Making cryptocurrency payments fast and secure

Making cryptocurrency payments fast and secure
The Snappy team of Srdjan Capkun (r.). Credit: ETH Zurich / Martin Ruetsche

Trading in digital currencies such as Bitcoin or Ether has become an established practice but using them as a payment means is still a slow process. ETH Professor Srdjan Capkun and his team have now developed a system that makes cryptocurrency payments secure, fast and practical.

Cryptocurrencies such as Bitcoin, Ethereum or Ripple used to be nothing more than an experimental platform for critics of the system, but this has long ceased to be the case. These currencies have now become an established investment strategy. Today, some 5,000 digital currencies are available. The most popular is Bitcoin, which now has over 18 million units in circulation—that's equivalent to more than 126 billion euros. Ethereum, or Ether for short, is the second-largest digital currency and has a total value of around 20 billion euros.

However, transactions with cryptocurrencies are still very slow and therefore not suitable for everyday purchases. Bitcoin users, for example, have to wait up to a whole hour for a payment to be approved. In the case of Ether, which was developed as a full-value substitute for conventional money from the outset, things move faster, with a payment taking three minutes to be confirmed. "This is still too long for many everyday purchases," says Srdjan Capkun, Professor of Information Security at ETH Zurich. "When people are shopping online or buying a coffee to go, not many want to wait a whole three minutes for their payment to process," he says. To address this issue, Capkun and his team have developed a system that speeds up transactions with Ether. They aptly named their solution "Snappy" because it enables payments to go through fast, like a snap of the fingers.

The nature of blockchain

But why is it that transactions with digital currencies still take so long? "It's down to the nature of the blockchains on which the cryptocurrencies are based," Capkun explains. In a blockchain, information is stored on a shared data register. The data isn't available on one centralised server; instead it is continuously synchronised on thousands of participating servers that form a huge worldwide network. That's why communication and the confirmation of transactions take a while. But what this does mean is that the data is transparent and secure: because the information is stored on so many servers at the same time, it is visible to all members of the network and can't be manipulated by one party. In the blockchain, the same automated rules apply to everyone without the need for trusted authorities, such as banks, credit card companies, or governments, to act as intermediaries.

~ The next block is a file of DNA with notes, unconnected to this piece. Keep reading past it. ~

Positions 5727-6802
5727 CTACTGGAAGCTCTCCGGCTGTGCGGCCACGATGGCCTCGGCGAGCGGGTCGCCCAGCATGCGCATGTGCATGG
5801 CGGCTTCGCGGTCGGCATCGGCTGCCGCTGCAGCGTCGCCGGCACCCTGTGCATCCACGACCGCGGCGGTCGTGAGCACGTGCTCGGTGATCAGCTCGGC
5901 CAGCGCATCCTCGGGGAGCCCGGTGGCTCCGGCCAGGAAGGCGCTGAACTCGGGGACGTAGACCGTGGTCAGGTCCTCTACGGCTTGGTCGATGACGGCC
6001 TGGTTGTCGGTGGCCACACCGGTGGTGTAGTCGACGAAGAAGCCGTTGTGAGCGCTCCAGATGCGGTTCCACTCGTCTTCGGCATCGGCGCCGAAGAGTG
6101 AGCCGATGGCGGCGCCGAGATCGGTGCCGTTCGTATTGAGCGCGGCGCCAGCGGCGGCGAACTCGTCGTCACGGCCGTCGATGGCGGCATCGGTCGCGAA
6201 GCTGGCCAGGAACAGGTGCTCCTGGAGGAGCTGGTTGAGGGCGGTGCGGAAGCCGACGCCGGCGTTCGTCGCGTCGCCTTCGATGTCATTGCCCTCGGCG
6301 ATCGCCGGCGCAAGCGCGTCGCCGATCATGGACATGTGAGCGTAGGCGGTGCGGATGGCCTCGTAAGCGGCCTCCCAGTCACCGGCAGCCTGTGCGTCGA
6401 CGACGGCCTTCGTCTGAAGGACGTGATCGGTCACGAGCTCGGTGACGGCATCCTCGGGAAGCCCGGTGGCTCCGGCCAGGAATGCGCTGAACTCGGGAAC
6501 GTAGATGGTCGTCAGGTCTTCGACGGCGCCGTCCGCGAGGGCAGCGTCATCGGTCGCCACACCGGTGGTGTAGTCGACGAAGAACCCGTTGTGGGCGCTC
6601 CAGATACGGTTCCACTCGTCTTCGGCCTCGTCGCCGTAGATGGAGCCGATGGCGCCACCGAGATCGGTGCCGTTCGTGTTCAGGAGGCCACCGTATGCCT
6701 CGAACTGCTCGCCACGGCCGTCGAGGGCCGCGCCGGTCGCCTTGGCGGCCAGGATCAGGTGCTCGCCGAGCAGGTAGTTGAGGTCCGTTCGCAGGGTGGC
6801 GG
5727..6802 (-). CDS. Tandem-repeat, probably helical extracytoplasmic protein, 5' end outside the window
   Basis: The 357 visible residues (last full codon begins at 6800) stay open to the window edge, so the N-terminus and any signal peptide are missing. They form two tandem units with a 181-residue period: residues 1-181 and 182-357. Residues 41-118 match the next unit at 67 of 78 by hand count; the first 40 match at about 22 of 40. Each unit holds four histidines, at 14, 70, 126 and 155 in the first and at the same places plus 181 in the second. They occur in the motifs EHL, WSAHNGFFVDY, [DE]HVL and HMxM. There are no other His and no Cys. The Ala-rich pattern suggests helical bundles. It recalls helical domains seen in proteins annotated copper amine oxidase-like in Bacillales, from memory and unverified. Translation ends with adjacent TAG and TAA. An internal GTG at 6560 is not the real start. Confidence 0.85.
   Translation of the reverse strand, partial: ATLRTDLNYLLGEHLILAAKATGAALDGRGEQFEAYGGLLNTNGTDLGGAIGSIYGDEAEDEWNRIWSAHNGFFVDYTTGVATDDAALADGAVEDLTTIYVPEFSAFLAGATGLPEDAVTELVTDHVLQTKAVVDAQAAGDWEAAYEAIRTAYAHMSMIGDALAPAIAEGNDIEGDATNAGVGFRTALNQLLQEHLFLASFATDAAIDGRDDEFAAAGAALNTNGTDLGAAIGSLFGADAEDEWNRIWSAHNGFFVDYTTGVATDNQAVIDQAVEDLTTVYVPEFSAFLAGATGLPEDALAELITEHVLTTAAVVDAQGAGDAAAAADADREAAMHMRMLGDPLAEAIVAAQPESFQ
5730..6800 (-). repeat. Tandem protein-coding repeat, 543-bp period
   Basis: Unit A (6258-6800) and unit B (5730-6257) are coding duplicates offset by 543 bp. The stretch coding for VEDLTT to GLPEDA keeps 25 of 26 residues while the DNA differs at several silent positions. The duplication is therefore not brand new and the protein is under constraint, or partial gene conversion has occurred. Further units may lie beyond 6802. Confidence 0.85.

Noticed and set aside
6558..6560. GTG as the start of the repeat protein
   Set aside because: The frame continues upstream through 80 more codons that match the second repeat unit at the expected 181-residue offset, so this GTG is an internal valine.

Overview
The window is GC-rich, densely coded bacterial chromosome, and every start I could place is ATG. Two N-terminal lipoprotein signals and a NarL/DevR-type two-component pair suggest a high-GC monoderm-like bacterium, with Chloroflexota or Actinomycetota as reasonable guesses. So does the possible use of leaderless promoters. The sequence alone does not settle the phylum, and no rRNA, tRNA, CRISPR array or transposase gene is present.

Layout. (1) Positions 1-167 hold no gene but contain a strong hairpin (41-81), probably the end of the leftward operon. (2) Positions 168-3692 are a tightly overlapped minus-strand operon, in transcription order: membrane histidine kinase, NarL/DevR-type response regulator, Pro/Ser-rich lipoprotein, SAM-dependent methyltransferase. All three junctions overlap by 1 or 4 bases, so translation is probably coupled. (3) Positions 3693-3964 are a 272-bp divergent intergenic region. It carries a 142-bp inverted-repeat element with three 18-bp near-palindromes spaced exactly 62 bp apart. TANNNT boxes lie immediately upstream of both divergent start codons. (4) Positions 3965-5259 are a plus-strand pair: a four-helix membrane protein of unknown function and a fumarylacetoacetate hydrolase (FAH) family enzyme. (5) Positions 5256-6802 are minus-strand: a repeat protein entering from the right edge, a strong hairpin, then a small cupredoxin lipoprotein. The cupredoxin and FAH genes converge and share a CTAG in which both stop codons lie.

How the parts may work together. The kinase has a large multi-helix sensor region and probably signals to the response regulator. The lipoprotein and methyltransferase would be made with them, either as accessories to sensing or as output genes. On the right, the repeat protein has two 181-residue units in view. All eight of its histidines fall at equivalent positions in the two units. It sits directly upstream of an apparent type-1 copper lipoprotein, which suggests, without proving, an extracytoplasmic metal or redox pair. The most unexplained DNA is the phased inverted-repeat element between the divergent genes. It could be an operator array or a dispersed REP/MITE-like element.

Some attempts have already been made to accelerate transactions with cryptocurrencies, but these involved removing the payment process from the blockchain and simply synchronising with the network beforehand and afterwards. Although this approach worked, it went against the ideas of security, transparency and freedom from authority that are inherent to blockchain. "We wanted to find a way to do the same thing but without removing the blockchain element," Capkun says.

Smart deposits and guarantees

Capkun and Vasilios Mavroudis, a doctoral student at University College London who was visiting Capkun's group at the time, designed a digital deposit system that runs in the background to the payment process. In addition to their purchase amount, customers place a deposit of the same value—but only for as long as it takes to confirm the payment. So, for the cryptocurrency Ether, the deposit would be held for three minutes—the latency of the Ethereum blockchain.